Derek Sivers new book Anything You Want is really great

OK Derek Siver’s book Anything You Want is really great. The book is supposed to take an hour to read and I could have easily done so. I, on the other hand, took a week and a half, carefully considering many of his points and let them soak in throughout my day. I will probably go back and re-read it in the allotted hour, but this time I will have a steady grasp on what he is talking about.
Derek is unconventional, which to some people this means quirky, which is something he celebrates and he makes me want to celebrate it too. It would also be easy to say “oh yeah buddy that is not reality based” on some of his assertions but just like Barry Bonds, who I am really not a big fan of unlike Derek Sivers, who I am a big fan of, you cannot argue with his numbers, which are remarkable by anyone’s standards. And “unconventional” is only so to those stuck in 20th century corporate ways of doing things. Derek proved, and explains with succinct candor, that his unconventional approach and guiding principles do work, outstandingly.
His explanations are so common sense based they reassure you that good brings about good when it is executed properly and consistently. What I think I take from this that rings so true with me is you have an individual who “happened upon” an idea, saw that it was working, built it from the ground up without investors, ignored the corporate model of number crunching and squeezing quarters until the eagle on them screams and instead used an old world, mom and pop ethos of simply taking care of people, at all costs. Big surprise, he was a huge success. Sure, and he admits this readily, there were times when his fortune could have exploded even more but at the cost of his base principles from which he was not budging.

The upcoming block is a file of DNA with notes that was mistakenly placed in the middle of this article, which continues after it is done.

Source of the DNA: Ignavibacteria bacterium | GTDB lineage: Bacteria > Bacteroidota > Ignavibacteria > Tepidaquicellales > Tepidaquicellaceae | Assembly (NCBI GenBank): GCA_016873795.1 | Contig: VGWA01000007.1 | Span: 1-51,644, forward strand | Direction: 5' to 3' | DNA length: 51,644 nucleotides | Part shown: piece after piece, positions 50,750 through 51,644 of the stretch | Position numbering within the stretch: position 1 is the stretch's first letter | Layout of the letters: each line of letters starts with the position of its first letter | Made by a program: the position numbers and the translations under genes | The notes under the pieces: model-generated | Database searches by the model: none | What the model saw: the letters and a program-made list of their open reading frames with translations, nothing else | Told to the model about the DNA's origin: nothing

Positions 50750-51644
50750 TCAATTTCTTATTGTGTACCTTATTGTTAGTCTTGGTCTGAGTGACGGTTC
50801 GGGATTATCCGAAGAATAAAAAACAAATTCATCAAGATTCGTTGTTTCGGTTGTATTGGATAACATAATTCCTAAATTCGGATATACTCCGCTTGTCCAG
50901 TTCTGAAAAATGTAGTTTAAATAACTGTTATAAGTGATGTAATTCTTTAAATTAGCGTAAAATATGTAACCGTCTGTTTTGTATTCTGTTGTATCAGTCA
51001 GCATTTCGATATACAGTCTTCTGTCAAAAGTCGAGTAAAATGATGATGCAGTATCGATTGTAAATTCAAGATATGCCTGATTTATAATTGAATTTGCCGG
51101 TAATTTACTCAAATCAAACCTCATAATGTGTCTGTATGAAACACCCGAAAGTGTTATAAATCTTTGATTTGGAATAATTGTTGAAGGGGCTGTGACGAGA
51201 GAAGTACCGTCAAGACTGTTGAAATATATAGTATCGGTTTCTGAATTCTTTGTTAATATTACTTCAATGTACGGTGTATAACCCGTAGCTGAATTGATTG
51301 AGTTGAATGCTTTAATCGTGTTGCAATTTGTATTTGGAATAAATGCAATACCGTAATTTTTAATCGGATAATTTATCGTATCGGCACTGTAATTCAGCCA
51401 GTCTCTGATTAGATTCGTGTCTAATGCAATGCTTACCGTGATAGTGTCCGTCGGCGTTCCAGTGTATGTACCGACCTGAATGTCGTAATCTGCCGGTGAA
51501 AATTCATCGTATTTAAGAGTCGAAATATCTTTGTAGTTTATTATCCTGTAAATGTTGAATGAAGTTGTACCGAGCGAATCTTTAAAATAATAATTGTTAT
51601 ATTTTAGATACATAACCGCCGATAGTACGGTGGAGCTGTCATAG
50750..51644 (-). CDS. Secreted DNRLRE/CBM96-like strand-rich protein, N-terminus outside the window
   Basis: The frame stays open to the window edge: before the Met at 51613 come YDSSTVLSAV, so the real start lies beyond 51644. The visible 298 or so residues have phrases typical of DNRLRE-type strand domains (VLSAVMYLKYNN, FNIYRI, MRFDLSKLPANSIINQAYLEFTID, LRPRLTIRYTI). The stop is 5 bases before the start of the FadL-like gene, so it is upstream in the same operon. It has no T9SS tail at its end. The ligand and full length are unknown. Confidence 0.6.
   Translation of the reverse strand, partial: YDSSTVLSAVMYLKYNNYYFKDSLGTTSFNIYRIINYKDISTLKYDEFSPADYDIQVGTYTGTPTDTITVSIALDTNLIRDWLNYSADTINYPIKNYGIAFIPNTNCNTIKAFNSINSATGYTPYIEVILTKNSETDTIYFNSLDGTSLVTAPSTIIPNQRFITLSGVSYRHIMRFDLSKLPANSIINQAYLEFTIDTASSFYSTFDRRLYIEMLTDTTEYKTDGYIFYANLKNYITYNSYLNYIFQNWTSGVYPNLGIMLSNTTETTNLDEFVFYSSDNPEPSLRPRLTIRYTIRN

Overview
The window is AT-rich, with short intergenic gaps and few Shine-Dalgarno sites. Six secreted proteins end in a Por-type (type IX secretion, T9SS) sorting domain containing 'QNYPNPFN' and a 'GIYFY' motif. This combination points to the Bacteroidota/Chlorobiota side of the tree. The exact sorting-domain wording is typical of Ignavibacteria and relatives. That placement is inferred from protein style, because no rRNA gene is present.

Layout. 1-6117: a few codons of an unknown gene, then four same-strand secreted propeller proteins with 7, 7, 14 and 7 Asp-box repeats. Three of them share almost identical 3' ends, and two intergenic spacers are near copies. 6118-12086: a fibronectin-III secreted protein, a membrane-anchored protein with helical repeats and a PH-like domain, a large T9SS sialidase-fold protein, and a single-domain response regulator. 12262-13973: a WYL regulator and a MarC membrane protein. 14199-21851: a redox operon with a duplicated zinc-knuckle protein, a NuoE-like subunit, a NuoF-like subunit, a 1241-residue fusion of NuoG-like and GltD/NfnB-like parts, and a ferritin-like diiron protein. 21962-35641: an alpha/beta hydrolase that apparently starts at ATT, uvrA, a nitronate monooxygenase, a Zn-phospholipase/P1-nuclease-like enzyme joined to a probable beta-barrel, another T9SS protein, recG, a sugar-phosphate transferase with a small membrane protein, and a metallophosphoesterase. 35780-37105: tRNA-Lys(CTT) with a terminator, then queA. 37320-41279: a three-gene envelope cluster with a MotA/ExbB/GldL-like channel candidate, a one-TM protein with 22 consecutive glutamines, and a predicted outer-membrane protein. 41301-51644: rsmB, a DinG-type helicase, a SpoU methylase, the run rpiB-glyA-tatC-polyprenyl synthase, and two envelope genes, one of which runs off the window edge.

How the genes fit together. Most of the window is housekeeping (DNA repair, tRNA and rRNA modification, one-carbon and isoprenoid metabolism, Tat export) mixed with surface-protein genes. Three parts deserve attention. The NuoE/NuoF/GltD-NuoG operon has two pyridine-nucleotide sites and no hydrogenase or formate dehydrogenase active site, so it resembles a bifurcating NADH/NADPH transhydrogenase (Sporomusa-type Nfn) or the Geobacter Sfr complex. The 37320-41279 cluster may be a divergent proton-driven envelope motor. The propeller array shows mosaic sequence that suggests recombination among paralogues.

I write this not as just a casual reader because I have placed all of my product with Derek when he owned CD Baby and was a customer through the times he describes in the book. So in other words I know from firsthand experience his company lived the things he discusses in the book, always. There was never a time that I called CD Baby and the phone was not answered by someone on the other end more than happy to help assist me.
How refreshing it was to read that in the end he also turned the profits he derived from its sale into a trust which will do things for music education in the future. These will live well on past him, me, and all of us. That is beyond a “kudos to you Derek Sivers” that deserves a statue somewhere.
Buy this book, read it, and share it, like I am doing right now. It is a bold yet scary future yet Derek and others are showing us that there are paths out of the wilderness. If we follow our inner voice and let it our passion(s) drive us we can too see the clearing ahead.

Elam McKnight

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